Bias tape miracle

  As you guys know, I sew a lot.  That doesn't mean I'm immune to the issues less prolific sewers face.  I can't stand zippers (it's an irrational, emotional hatred, I know how to put them in fairly easily), projects inevitably stall when sleeves need to put in and, until now, the idea of making coordinating bias tape to work with a project brought on fits of swearing that would make a Marine blush.

  But that was before I discovered this blog post.

  At first I was skeptical.  I'd purchased one of the metal bias tape makers a few years ago and found that it was essentially a waste of $4.  It didn't keep the fold centered, and if I was going to have to be folding it all down with my fingers anyhow, why bother with the tool?

  But, I couldn't sleep this weekend...and being up at 5 am will make a girl do crazy things.  Like try random card stock printables you've found online.  I have to say, I am SO glad I did.

  I'll walk you through how it works, then you should try it for yourself!



  First, cut your strips on the bias.  The instructions that print out with the tape maker have the measurement for what size strip you want.  I screwed up and didn't scale mine properly, so it makes slightly smaller tape than it's supposed to (give me a little bit of slack, it was really, really early and I was incredibly tired).

  ...For anybody who is looking at that picture and doesn't already have a cutting mat, rotary cutter and clear ruler and is thinking they can get away with just buying the rotary cutter and using a metal ruler and a plastic cutting board....I'm not going to tell you you can't.  But I am going to mention that I had the exact same thought a little less than 10 years ago.  Now I have a "cute" scar on my index finger to remind me how close I came to cutting the tip of my finger off, and that skimping on the proper materials only saves you money if you don't wind up in the ER.



  If you want an especially long strip of bias tape, cross two strips like this, with tails that are as long as your seam allowance is deep.  (My seam allowance is .25" so I have .25" of fabric hanging off each end)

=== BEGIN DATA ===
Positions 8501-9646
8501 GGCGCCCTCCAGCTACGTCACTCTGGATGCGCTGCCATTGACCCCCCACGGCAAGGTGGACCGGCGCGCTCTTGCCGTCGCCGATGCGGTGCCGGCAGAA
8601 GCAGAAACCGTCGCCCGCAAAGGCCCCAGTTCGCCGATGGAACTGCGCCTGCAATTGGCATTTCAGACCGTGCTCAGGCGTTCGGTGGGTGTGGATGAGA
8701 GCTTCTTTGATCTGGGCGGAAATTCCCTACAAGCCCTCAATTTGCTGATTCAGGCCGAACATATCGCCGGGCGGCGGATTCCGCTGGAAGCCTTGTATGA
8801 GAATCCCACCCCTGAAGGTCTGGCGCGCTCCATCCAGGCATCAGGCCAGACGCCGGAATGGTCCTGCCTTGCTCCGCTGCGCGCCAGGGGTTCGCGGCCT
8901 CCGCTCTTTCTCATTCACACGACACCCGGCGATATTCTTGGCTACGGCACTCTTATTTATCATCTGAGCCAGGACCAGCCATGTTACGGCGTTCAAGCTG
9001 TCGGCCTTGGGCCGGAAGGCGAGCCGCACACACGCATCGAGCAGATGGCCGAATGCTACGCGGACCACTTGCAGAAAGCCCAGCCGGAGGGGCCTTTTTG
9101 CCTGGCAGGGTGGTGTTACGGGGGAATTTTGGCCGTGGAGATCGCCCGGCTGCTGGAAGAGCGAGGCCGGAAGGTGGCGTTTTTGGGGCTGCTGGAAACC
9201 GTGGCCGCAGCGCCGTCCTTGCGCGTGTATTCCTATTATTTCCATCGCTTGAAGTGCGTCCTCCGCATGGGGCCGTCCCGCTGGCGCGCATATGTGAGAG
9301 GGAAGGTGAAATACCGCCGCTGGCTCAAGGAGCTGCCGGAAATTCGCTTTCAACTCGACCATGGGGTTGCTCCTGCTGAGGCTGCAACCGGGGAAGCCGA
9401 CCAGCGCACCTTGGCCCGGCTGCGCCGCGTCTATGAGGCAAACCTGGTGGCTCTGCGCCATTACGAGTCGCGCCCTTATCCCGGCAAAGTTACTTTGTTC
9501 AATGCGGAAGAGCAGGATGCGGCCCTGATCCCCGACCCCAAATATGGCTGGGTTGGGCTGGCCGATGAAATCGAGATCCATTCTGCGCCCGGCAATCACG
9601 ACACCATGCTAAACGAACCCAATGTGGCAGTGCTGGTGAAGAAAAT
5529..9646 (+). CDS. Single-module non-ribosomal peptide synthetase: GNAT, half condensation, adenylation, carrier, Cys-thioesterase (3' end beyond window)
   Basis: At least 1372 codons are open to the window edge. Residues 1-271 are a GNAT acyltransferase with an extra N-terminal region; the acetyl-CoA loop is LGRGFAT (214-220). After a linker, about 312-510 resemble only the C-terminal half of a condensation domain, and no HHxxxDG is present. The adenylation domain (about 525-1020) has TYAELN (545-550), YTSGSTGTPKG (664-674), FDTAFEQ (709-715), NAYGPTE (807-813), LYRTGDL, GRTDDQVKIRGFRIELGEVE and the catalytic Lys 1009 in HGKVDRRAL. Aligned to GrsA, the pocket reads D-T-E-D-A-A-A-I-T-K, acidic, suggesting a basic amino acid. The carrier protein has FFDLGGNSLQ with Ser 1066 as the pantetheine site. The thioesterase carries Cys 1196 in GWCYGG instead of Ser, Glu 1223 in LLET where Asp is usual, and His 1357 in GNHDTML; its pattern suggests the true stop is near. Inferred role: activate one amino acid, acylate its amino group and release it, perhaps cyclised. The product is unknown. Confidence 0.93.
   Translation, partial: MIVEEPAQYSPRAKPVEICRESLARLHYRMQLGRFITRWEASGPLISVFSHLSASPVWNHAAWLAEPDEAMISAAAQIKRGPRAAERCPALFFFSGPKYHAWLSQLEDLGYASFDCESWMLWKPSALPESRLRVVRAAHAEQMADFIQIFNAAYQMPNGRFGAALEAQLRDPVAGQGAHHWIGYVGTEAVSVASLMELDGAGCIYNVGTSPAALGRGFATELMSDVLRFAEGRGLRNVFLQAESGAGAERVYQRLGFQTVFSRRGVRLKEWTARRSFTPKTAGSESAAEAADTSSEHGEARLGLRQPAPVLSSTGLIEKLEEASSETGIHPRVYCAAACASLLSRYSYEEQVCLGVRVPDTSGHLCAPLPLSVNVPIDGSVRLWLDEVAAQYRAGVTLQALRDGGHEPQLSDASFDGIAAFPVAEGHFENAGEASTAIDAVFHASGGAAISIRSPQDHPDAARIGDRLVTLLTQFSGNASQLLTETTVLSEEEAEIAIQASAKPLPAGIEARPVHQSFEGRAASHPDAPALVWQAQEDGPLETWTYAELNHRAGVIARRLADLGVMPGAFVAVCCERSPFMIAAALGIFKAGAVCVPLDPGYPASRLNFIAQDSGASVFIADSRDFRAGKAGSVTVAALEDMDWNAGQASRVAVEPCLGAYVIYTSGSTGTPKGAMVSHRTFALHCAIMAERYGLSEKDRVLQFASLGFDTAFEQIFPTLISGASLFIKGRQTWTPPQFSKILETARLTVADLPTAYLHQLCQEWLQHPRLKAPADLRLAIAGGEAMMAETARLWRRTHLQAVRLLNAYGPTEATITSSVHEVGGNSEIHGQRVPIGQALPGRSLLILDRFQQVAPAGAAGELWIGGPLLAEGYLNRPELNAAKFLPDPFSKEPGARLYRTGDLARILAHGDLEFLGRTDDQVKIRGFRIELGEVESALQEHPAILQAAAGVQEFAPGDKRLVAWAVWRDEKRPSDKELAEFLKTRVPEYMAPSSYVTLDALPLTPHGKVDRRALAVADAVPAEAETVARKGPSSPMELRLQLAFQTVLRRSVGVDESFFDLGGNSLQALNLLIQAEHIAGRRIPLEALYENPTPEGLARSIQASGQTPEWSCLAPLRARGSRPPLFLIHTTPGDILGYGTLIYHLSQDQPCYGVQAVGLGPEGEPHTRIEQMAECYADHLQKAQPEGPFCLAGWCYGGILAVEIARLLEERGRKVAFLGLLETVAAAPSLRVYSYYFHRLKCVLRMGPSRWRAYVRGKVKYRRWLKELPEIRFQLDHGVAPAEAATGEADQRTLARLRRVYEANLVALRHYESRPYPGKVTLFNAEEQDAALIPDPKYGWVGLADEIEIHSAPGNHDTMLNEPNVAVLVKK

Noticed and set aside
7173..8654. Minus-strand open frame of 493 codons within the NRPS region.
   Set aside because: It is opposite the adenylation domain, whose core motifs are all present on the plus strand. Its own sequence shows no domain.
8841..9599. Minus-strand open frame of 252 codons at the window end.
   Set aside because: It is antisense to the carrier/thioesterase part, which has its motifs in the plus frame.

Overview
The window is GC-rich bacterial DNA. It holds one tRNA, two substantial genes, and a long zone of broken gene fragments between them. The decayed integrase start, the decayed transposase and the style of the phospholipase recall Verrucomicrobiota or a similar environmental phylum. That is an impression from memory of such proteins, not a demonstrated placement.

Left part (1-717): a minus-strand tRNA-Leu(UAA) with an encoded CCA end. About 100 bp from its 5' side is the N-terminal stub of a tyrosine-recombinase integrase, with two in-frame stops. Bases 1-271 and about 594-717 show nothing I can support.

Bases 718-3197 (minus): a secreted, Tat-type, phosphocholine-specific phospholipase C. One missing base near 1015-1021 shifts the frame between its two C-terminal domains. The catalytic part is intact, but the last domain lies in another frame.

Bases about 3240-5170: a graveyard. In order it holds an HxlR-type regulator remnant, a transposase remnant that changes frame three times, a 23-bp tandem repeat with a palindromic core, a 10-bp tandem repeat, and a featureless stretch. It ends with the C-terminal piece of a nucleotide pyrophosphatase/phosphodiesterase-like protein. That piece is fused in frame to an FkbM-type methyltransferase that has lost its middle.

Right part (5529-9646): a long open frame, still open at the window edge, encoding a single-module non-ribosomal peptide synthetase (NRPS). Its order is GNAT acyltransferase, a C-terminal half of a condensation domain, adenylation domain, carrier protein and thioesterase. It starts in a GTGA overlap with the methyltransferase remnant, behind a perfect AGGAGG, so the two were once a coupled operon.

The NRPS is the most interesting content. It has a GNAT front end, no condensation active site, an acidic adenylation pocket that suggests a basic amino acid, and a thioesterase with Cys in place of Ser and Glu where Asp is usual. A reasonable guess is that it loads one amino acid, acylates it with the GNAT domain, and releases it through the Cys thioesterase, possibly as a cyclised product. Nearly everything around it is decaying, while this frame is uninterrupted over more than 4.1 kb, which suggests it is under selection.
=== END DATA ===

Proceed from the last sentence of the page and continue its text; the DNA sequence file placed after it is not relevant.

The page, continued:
Once your strips are joined, press the seam allowances flat and trim off the tails.



  To get started, you actually have to manually fold a small portion of the tape by yourself.  ...I know, I know, I grumbled too, but you can't get it into the tape maker properly without doing it.


Please ignore my notes, they're in regards to the mistakes in scaling.

  Push the point of your fabric strip down through the tape maker using the point of a pin.  Now you're ready to start ironing.



  Make sure you're ironing up in the middle of the template.  If you're working with cotton, the bias tape will usually hold together even if you do the ironing at the bottom off of the template, but with synthetic fabrics (this is rayon), it will unfold as it cools.  The card stock strips below this center channel hold the folds together while it cools so you wind up with nice, crisply folded bias tape.



  When you're done, you simply fold the whole thing in half and iron it down the middle to create double folded bias tape.

  As I finished my first strip, I found myself thinking that the only thing that would be better, would be if she had a template for half inch, double folded bias tape too.  I always find myself wanting it for waist ties and what not.


  What do you like to use bias tape for? 
 Will you be using it more now that you have an easy way to make it?  I certainly will!

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Comments

  • 12/15/2011 1:47 PM Terri Sue wrote:
    i have never had any problem with the regular size bias tape maker. i learned about it 25 years ago while taking a smocking class when my daughter was 2. our instructor gave us a handy little tip. a yard stick is the exact width of regular bias tape. at that time there was no such thing as a rotary cutter. so you would fold your fabric to the true bias, and then lay the yard stick along it, and mark a straight line on both sides. after that just keep lining up the yard stick to a line and mark the other side till you have enough. of couse you have to cut along the lines with scissors. i still don't own a rotary cutter. join the pieces as you have. the only challenge with the bias tape maker is to get it started. you should have an angled end. push the end in and if it won't go through turn it over so you see the black plastic parts. there are openings. all you have to do is stick a pin in and drag the pin down which will force the material out some. continue this until you can grab the tip. writing this takes a whole lot longer than actually doing it. pull it down until you have a fold and start pressing. it goes really fast and easy. you won't have to keep making them because they are made out of paper. i urge you to give it another try.
    Reply to this
    1. 12/15/2011 3:29 PM ecb wrote:
      Terri,
        I'm not sure I've ever tried the kind of bias tape maker you're using.  The ones I've tried are completely metal and don't have any plastic parts.  Perhaps I'll have to keep an eye out!

      Reply to this
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